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Here Are The Best Wagons That Never Made It To The United States

When you think of station wagons sold in America, usually a land yacht with fake wood paneling comes to mind. But we are not as lucky as other parts of the world when it comes to wagons. With Audi announcing last week that the RS6 Avant will actually be available for sale in the United States, I thought it would be appropriate to do a quick rundown of some of the best wagons that were never sold in the US.

Mitsubishi Lancer Evolution IX

Starting in Japan, the Mitsubishi Lancer Evolution IX immediately comes to mind. Us Americans were deprived of the first seven generations of Evos. Up until 2003, the only Evo available in the US was on the Gran Turismo games.

Then in 2005, a limited production wagon version was produced for Japan only. 2500 vehicles were produced in 3 trim levels, GT, GT-A, and MR. Most were the GT-A, A for automatic and a de-tuned engine. But the GT and MR both came with a 6 speed manual and the same horsepower rating as the sedan.

Nissan Stagea

Nissan has kept the Skyline away from America for years and the Stagea wagon was no exception. While sharing many components with the Skyline, many Stageas were equipped with N/A RB20DE or RB25DE inline-6 engines. Nothing too exciting there. But some came with the turbo charged RB25DET which produced 231 horsepower, better but not the version to go after.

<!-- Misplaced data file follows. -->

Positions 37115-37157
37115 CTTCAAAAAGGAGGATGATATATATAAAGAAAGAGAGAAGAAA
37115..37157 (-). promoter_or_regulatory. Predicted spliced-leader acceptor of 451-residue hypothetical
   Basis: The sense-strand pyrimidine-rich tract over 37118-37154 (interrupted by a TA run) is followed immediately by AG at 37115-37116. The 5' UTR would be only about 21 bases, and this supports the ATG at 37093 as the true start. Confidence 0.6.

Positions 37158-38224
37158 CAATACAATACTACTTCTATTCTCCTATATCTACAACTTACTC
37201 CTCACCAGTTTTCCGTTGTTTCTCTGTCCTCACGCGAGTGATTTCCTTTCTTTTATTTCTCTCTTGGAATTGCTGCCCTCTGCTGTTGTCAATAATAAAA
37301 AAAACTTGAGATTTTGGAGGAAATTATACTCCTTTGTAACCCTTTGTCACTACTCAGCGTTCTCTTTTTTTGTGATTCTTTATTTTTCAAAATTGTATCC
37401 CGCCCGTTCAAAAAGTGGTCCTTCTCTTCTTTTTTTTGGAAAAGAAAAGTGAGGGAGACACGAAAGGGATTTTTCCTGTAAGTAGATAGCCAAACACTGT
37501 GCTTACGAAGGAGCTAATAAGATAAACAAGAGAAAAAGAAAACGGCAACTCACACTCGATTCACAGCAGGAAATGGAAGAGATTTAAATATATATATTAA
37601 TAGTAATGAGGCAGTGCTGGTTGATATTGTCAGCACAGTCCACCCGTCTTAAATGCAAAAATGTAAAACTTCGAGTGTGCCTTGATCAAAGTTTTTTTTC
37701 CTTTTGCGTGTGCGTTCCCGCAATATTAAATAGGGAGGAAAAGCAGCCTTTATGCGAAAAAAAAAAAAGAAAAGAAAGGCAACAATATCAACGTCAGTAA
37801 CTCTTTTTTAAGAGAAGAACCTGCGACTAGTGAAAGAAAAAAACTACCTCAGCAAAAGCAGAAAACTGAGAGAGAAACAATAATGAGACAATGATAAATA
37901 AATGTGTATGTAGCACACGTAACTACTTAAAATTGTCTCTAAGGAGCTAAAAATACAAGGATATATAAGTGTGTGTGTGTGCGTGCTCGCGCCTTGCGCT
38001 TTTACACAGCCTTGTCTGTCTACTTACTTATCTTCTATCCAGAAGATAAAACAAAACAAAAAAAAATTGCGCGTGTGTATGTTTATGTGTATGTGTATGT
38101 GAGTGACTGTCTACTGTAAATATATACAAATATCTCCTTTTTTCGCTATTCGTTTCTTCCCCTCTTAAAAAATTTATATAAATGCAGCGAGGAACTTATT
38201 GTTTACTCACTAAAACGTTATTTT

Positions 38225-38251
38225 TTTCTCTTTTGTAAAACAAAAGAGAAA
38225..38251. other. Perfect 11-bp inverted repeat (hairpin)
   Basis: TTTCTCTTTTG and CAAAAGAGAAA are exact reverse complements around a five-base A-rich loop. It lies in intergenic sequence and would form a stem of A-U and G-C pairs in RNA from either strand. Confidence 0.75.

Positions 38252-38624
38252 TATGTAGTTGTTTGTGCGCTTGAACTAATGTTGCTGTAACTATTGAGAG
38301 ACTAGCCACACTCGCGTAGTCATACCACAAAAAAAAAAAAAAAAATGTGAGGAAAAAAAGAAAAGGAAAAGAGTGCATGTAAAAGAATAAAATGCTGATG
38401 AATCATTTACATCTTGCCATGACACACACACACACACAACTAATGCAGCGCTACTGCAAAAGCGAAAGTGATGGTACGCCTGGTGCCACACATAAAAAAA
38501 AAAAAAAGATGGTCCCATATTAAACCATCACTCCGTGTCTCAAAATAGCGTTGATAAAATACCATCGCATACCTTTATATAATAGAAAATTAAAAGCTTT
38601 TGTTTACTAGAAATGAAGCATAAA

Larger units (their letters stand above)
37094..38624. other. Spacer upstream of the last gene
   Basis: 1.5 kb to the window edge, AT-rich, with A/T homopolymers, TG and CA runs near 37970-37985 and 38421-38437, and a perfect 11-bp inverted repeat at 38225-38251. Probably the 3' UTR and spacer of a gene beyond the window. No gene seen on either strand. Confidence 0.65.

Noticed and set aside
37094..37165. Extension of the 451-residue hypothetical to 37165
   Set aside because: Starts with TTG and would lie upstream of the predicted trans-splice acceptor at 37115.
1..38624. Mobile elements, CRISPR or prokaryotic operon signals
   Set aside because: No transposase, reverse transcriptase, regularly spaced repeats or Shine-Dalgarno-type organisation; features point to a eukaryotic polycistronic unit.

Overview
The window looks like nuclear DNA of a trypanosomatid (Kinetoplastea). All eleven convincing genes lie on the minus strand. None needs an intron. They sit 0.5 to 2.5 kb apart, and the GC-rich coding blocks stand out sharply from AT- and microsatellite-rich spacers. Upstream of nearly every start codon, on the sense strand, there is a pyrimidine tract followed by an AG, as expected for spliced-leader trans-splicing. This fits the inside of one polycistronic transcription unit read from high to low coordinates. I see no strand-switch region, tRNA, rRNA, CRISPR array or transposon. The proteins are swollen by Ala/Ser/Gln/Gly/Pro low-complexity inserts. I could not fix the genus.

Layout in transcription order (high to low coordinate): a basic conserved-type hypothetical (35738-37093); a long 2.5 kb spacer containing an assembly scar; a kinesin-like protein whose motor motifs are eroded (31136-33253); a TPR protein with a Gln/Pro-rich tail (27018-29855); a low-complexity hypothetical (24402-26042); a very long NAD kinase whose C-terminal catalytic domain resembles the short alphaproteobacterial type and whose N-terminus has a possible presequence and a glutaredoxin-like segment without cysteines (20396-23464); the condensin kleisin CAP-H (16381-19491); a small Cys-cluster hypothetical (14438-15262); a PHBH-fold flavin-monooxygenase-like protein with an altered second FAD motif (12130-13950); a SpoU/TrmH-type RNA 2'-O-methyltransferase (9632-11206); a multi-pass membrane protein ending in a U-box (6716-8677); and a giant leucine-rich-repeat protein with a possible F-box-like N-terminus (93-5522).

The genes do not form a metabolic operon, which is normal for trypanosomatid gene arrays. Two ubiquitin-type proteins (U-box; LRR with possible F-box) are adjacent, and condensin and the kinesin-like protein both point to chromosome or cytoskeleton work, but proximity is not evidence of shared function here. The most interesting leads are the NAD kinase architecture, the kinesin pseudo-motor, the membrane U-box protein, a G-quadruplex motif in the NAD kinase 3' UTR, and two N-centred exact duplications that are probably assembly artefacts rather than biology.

That would be the 260RS Autech edition. 276hp RB26DETT, ATTESA E-TS all-wheel drive system from the R33, Brembo brakes, rear LSD, stiffened chassis, Autech body kit were some of the goodies that came on this model.

Only 1734 examples of this wagon were produced.


Shifting over to Germany, the BMW M5 has been available as a wagon or Touring model as it is called in several generations.

The E34 M5 Touring came equipped with the venerable S38B36 3.8 liter inline-6, moving all 5 doors down the road with the help of 335 hp and 295 lb/ft. An E34 M5T was actually used as a test mule for the V12 that found its way into the McLaren F1. Could you imagine………

The E39 and E60 M5 both had Touring models, kind of. BMW contemplated an E39 Touring and actually produced at least one prototype. However they scrapped the idea over financial concerns. The E60 and its bonkers 5.0 liter V10 did make it into production, just not across the Atlantic.

We did get a 6 speed manual transmission option along with the problematic SMG single clutch transmission, so who really came out the winner? Just 1025 E60 Touring models were produced in 5 years.

Hopefully the RS6 Avant will open up the flood gates for manufacturers to sell wagons in the US, but I wouldn’t hold my breath.

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